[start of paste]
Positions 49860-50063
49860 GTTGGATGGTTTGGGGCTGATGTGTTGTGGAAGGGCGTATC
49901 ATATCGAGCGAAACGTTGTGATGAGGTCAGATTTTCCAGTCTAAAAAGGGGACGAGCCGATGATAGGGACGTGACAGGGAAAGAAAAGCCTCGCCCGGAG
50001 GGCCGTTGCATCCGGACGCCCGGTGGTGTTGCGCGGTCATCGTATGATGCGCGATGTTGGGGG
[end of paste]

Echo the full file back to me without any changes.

Positions 49860-50063
49860 GTTGGATGGTTTGGGGCTGATGTGTTGTGGAAGGGCGTATC
49901 ATATCGAGCGAAACGTTGTGATGAGGTCAGATTTTCCAGTCTAAAAAGGGGACGAGCCGATGATAGGGACGTGACAGGGAAAGAAAAGCCTCGCCCGGAG
50001 GGCCGTTGCATCCGGACGCCCGGTGGTGTTGCGCGGTCATCGTATGATGCGCGATGTTGGGGG